Italy was the first country in Europe to implement a nationwide lockdown. Children and their families lived in nearly complete isolation for almost two months. Students missed 65 days of school compared to an average of 27 missed days among high-income countries worldwide. This prolonged break is of concern, as even short breaks in schooling can cause significant loss of learning for children and lead to educational inequalities over time. At least 3 million Italian students may not have been reached by remote learning due to a lack of internet connectivity or devices at home. This report explores children’s and parents’ experiences of remote learning during the lockdown in Italy, drawing on data collected from 11 European countries (and coordinated by the European Commission’s Joint Research Center). It explores how children's access and use of digital technologies changed during the pandemic; highlights how existing inequalities might undermine remote learning opportunities, even among those with internet access; and provides insights on how to support children’s remote learning in the future. *** L'Italia e’ stata il primo paese in Europa ad aver applicato la misura del lockdown su tutto il territorio. I bambini e le loro famiglie hanno vissuto in quasi completo isolamento per circa due mesi. Gli studenti hanno perduto 65 giorni di scuola rispetto ad una media di 27 negli altri paesi ad alto reddito del mondo. Questa interruzione prolungata rappresenta motivo di preoccupazione, in quanto persino interruzioni piu’ brevi nella didattica possono causare significative perdite nel livello di istruzione dei ragazzi e portare col tempo a diseguaglianze educative. Almeno 3 milioni di studenti in Italia non sono stati coinvolti nella didattica a distanza a causa d una mancanza di connessione ad internet o di dispositivi adeguati a casa. Questo rapporto analizza l’esperienza della didattica a distanza di ragazzi e genitori in Italia durante il lockdown, sulla base dei dati raccolti in 11 paesi europei (e coordinati dal Centro comune di ricerca della Commissione Europea). Studia il cambiamento nell’accesso e nell’uso delle tecnologie digitali dei bambini e ragazzi durante la pandemia; mette in evidenza come le diseguaglianze esistenti possano diminuire le opportunità offerte dalla didattica a distanza, anche tra coloro che hanno accesso ad internet; e fornisce approfondimenti su come sostenere la didattica a distanza di bambini e ragazzi in futuro.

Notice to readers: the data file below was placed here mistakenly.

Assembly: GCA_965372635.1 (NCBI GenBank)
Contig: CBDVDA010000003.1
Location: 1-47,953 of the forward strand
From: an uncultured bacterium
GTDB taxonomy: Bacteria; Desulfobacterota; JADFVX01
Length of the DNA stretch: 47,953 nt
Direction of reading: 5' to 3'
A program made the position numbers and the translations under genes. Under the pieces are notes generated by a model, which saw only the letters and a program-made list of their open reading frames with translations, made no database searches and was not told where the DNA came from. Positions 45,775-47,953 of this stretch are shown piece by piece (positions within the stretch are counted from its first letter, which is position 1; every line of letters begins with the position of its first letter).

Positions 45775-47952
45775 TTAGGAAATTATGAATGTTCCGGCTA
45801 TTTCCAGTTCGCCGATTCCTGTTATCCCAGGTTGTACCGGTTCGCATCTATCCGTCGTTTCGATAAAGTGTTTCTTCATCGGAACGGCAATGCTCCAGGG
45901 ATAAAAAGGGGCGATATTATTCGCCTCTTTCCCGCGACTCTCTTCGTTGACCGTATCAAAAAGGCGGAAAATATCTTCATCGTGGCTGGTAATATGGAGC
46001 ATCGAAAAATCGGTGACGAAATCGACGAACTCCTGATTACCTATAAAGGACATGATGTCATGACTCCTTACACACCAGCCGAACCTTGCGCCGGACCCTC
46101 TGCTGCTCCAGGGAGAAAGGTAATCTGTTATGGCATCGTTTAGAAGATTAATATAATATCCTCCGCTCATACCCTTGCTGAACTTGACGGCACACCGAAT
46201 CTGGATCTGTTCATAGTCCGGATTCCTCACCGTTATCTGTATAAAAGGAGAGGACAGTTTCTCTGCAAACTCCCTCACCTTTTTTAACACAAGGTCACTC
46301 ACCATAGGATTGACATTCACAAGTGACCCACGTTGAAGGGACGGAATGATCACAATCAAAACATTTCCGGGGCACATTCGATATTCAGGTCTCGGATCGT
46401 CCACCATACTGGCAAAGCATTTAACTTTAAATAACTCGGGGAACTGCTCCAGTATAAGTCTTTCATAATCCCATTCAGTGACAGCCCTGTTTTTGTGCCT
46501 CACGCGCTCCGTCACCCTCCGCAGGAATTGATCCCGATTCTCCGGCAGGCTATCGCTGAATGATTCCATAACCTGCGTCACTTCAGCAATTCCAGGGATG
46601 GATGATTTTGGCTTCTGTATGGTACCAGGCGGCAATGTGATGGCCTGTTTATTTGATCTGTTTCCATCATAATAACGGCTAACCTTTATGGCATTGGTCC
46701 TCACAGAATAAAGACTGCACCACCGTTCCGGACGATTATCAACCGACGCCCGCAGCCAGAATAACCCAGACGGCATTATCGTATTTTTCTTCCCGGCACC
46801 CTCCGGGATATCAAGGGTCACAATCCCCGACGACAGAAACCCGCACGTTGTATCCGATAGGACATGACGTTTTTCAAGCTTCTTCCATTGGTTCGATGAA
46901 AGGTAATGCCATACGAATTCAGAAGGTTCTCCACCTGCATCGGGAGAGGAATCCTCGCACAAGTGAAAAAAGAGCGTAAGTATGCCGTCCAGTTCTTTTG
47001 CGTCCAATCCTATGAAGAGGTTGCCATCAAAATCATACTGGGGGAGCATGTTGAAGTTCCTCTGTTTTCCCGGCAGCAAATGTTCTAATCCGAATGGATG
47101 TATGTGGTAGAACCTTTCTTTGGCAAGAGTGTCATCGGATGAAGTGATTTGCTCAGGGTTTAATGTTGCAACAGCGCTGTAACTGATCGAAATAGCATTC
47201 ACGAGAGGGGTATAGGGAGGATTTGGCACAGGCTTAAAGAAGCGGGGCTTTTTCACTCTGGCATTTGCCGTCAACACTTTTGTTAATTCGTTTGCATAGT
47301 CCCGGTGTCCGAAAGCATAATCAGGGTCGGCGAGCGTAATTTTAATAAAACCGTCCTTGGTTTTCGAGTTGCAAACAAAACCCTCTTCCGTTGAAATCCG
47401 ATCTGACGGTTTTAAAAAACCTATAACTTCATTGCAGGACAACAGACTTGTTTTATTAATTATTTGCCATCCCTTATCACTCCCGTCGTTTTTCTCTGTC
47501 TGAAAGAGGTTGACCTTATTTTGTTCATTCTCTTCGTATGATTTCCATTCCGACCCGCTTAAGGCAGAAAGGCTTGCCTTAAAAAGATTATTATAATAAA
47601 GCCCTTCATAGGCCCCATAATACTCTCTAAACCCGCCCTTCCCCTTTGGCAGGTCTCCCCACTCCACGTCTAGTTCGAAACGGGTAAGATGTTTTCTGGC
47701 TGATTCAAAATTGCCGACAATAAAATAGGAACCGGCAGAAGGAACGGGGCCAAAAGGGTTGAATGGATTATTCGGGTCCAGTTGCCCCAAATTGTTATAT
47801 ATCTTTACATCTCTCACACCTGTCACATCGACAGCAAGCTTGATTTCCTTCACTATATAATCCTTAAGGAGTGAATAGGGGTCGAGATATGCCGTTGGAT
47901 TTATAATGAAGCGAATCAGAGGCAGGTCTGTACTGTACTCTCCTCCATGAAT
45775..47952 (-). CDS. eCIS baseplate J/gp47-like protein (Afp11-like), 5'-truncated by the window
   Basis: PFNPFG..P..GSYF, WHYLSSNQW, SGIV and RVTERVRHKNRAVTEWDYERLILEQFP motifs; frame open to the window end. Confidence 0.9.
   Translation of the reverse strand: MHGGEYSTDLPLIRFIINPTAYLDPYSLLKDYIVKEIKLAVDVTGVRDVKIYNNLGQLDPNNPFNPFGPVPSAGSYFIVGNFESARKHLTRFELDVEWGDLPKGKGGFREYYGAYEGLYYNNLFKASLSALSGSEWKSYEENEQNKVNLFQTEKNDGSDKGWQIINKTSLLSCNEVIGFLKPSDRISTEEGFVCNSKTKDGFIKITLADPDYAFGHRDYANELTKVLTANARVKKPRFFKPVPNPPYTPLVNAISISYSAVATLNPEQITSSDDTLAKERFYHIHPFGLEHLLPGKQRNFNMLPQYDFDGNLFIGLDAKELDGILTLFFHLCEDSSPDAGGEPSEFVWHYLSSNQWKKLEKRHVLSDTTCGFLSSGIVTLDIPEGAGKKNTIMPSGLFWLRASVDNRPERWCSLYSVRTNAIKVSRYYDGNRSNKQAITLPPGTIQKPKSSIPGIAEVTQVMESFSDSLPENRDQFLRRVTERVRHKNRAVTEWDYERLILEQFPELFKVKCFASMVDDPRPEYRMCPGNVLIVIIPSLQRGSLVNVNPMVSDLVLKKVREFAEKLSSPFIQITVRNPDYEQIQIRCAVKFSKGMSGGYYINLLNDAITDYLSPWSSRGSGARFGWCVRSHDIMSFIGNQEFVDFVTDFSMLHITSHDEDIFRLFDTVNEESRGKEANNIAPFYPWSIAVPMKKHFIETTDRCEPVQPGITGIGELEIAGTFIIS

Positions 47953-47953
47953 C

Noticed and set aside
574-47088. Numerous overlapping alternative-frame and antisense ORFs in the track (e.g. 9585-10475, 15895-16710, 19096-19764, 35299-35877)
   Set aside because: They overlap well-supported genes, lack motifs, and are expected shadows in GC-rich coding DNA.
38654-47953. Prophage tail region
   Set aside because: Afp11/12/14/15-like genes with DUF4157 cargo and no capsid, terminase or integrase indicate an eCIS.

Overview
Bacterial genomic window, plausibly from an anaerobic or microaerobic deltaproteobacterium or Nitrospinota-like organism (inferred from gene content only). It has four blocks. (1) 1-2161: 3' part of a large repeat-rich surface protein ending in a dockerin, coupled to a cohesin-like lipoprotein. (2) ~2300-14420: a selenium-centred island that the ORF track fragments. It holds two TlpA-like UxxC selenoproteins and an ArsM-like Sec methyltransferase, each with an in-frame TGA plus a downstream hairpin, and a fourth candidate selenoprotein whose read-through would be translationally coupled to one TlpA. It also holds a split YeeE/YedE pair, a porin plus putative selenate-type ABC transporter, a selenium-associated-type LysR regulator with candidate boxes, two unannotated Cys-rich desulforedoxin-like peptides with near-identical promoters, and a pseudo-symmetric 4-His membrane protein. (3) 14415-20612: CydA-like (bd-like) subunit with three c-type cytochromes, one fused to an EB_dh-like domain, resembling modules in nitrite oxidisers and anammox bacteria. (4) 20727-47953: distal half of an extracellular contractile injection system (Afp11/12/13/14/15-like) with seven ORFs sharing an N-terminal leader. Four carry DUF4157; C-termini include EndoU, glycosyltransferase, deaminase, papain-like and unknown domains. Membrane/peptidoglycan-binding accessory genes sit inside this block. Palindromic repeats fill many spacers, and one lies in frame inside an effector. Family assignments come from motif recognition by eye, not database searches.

Time to Teach: Teacher attendance and time on task in Eastern and Southern Africa